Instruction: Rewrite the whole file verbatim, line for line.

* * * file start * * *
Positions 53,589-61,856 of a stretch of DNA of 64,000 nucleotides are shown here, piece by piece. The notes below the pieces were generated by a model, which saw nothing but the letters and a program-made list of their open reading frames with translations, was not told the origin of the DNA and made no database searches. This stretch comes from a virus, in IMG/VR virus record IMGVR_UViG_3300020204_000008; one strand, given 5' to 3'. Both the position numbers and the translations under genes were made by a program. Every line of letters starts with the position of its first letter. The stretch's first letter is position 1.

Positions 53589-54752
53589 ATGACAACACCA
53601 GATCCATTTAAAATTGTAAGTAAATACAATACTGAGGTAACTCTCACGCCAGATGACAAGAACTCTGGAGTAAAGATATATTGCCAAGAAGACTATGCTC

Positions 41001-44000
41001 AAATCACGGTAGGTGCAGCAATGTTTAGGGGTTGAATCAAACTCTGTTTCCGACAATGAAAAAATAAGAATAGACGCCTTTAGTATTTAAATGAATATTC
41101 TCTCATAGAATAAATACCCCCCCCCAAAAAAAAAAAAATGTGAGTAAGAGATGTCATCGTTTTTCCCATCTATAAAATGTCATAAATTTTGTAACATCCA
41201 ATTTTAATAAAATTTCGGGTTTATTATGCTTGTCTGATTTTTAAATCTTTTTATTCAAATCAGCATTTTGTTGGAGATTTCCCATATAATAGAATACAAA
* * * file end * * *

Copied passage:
Positions 53,589-61,856 of a stretch of DNA of 64,000 nucleotides are shown here, piece by piece. The notes below the pieces were generated by a model, which saw nothing but the letters and a program-made list of their open reading frames with translations, was not told the origin of the DNA and made no database searches. This stretch comes from a virus, in IMG/VR virus record IMGVR_UViG_3300020204_000008; one strand, given 5' to 3'. Both the position numbers and the translations under genes were made by a program. Every line of letters starts with the position of its first letter. The stretch's first letter is position 1.

Positions 53589-54752
53589 ATGACAACACCA
53601 GATCCATTTAAAATTGTAAGTAAATACAATACTGAGGTAACTCTCACGCCAGATGACAAGAACTCTGGAGTAAAGATATATTGCCAAGAAGACTATGCTC

Positions 41001-44000
41001 AAATCACGGTAGGTGCAGCAATGTTTAGGGGTTGAATCAAACTCTGTTTCCGACAATGAAAAAATAAGAATAGACGCCTTTAGTATTTAAATGAATATTC
41101 TCTCATAGAATAAATACCCCCCCCCAAAAAAAAAAAAATGTGAGTAAGAGATGTCATCGTTTTTCCCATCTATAAAATGTCATAAATTTTGTAACATCCA
41201 ATTTTAATAAAATTTCGGGTTTATTATGCTTGTCTGATTTTTAAATCTTTTTATTCAAATCAGCATTTTGTTGGAGATTTCCCATATAATAGAATACAAA